Learning is a social activity. Learning does not occur in a vacuum but in a social realm in which ideas are shared and shaped through expression and discussion.xviii From the very start, children’s social relationships affect their learning.
Positive social interactions related to reading create a disposition to read. Language, the foundation of reading, is by nature a social activity.xix Parents talking to their infants; a young child being read to in a parent’s lap; a new reader reading aloud to a grandparent; and readers of all ages talking about stories and characters develop and strengthen the habit of reading.

Learning takes time. Over time, meaning is built up layer upon layer, bringing greater depth to understanding.xx  Revisiting an idea; pondering it, playing it out and connecting it with other ideas; testing, reflecting and putting ideas to use take time.
Early, regular, and on-going exposure to language and books builds literacy. Even with very young children, reading a story takes time: time to read, talk about the story, letting the child hold the book.xxi

Motivation is essential to learning. Learning is associated with movement toward an optimal level of neural stimulation.xxii Rewarding activity, a balance between challenge and success and an understanding how knowledge can be used help encourage the effort required to learn.
Personal interests motivate people to find out what they want or need to know.xxiii Interests in hobbies, sports, vehicles, crafts, arts, music, or travel are starting points for reading, finding books, asking questions, and looking up references.xxiv An otherwise reluctant reader may be motivated to read to learn about flight, look up amazing facts, or read about a sports champion.
 Now What?
After you have looked over these learning and literacy connections, consider what you might do as you: develop an exhibit, write the annual report, greet a visitor, talk to your board, set materials out for an activity, sell a membership, hire staff, write a proposal, speak at a school board meeting, orient new staff, cultivate an organization to partner with, write job descriptions, introduce an activity in a program, evaluate staff performance, write label copy, develop the budget, update the museum’s FaceBook page, plan a donor event, answer a parent’s question, develop project goals, revise membership benefits, orient interns and volunteers, work with faculty at a college or university, evaluate an initiative, talk to the Chamber of Commerce, convene advisors, or visit your state representative or town councilor. 

i Shonkoff, J. P., & Phillips, D. (Eds.). (2000). From neurons to neighborhoods: The science of early child development. Washington, DC: National Academy Press.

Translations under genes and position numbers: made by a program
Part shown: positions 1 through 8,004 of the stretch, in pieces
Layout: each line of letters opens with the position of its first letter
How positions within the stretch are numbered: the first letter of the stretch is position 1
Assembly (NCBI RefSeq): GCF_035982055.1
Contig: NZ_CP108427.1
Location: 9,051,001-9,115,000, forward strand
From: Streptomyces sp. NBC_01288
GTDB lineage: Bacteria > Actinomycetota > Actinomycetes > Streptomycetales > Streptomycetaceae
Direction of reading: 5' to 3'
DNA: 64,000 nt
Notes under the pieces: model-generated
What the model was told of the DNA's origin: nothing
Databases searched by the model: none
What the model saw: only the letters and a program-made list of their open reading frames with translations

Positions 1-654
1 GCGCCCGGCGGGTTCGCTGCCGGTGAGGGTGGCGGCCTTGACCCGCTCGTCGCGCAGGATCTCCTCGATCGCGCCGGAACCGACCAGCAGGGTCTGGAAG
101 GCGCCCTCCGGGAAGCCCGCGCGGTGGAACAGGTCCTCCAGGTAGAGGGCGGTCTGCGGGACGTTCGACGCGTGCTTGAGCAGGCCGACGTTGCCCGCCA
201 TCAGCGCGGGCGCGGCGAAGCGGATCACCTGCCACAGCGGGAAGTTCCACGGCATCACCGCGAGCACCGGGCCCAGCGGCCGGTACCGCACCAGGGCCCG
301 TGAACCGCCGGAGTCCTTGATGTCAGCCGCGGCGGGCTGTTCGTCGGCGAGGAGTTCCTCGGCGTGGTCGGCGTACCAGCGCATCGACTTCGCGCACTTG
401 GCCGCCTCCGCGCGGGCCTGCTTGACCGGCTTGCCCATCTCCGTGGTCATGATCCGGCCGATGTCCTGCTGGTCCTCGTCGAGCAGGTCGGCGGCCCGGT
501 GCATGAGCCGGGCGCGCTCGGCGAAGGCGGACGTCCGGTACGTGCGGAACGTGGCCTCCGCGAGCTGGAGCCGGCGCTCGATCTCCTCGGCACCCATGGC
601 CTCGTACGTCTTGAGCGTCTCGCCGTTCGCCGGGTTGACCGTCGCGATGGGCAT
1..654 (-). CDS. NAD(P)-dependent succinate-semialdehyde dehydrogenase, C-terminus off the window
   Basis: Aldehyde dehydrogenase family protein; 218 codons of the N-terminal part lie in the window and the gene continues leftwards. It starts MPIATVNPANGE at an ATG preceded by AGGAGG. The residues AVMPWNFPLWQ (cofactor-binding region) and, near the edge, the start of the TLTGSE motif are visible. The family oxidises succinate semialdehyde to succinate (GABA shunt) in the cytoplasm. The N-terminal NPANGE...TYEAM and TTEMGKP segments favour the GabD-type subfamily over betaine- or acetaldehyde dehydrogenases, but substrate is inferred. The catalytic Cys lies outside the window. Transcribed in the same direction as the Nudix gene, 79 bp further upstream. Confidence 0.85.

ii Shonkoff, J. P., & Phillips, D. (Eds.). (2000). From neurons to neighborhoods: The science of early child development. Washington, DC: National Academy Press.
iii Vygtosky, L.N. (1962) Thought and Language. MIT Press: Cambridge, MA. (As cited in Hein, George. (1992). Proceedings from ICOM/CECA Annual Conference, 1991. ICOM.)
iv Neuman, Susan B. and Donna Celano, (2010). Every Child Ready to Read. Public Library Association., American Library Association: Chicago, IL.
v Zero To Three: Early Literacy. (2003).
vi Katz, Lillian G. Dispositions as Educational Goals. ERIC Digest. 1993.
vii International Reading Association and The National Association for the Education of Young Children. (1998). Learning to Read and Write: Developmentally Appropriate Practices for Young Children. Young Children. Young Children. Washington DC.
viii Hein, George. (1992). Proceedings from ICOM/CECA Annual Conference, 1991. ICOM.
ix Roskos, Kathleen and James Christie. (2001). “On Not Pushing Too Hard: A Few Cautionary Remarks About Linking Literacy and Play.” Young Children: 56:64-66.
x Roskos, K., & Neuman, S. B. (2001). Environment and its influences for early literacy teaching and learning. In S. B. Neuman & D. Dickinson (Eds.), Handbook of early literacy research (Vol. Volume I, pp. 281-294). New York: Guilford.
xi Hein, George. (1992). Proceedings from ICOM/CECA Annual Conference, 1991. ICOM.
xii Hart, B., & Risley, T. (1995). Meaningful differences. Baltimore, MD: Brookes.
xiii Huck, Charolotte S, Susan Hepler, and Janet Hickman. (1989). Children’s Literature in the Elementary School. Harcourt Brace Jovanovich College Publishers. New York.
xiv Hein, George. (1992). Proceedings from ICOM/CECA Annual Conference, 1991. ICOM.
xv Wells, Gordon. (2003) Children Talk Their Way Into Literacy. In J.R. García (Ed.) Enseñar a escribir sin prisas…pero con sentido. Sevilla, Spain: Publicaciones M.C.E.P.
xvi Lee, C. D. and P. Smagorinsky (Eds.), (2000). Vygostkian Perspectives on Literacy Research. New York: Cambridge University Press.
xvii Forman, George E. (1992). Research on Early Science Education. In Seefeldt, Carol (Ed.) The Early Childhood Education Curriculum. Teachers College Press. New York.
xviii Lally, J. Ronald. (1998). Brain Research, Infant Learning and Child Care Curriculum. Child Care Information Exchange. 5/98. Redmond WA.
xix Zero To Three: Early Literacy. (2003).
xx Hein, George. (1992). Proceedings from ICOM/CECA Annual Conference, 1991. ICOM.
xxi Huck, Charolotte S, Susan Hepler, and Janet Hickman. (1989). Children’s Literature in the Elementary School. Harcourt Brace Jovanovich College Publishers. New York.
xxii Huck, Charolotte S, Susan Hepler, and Janet Hickman. (1989). Children’s Literature in the Elementary School. Harcourt Brace Jovanovich College Publishers. New York.
xxiii Falk, John H. and Lynn D. Dierking. (2002). Lessons Without Limits. Altamira Press: Walnut Creek, CA.

1 comment:

  1. My apologies to those of you who were sent to a blank page when you clicked on a footnote. I believe I have corrected this.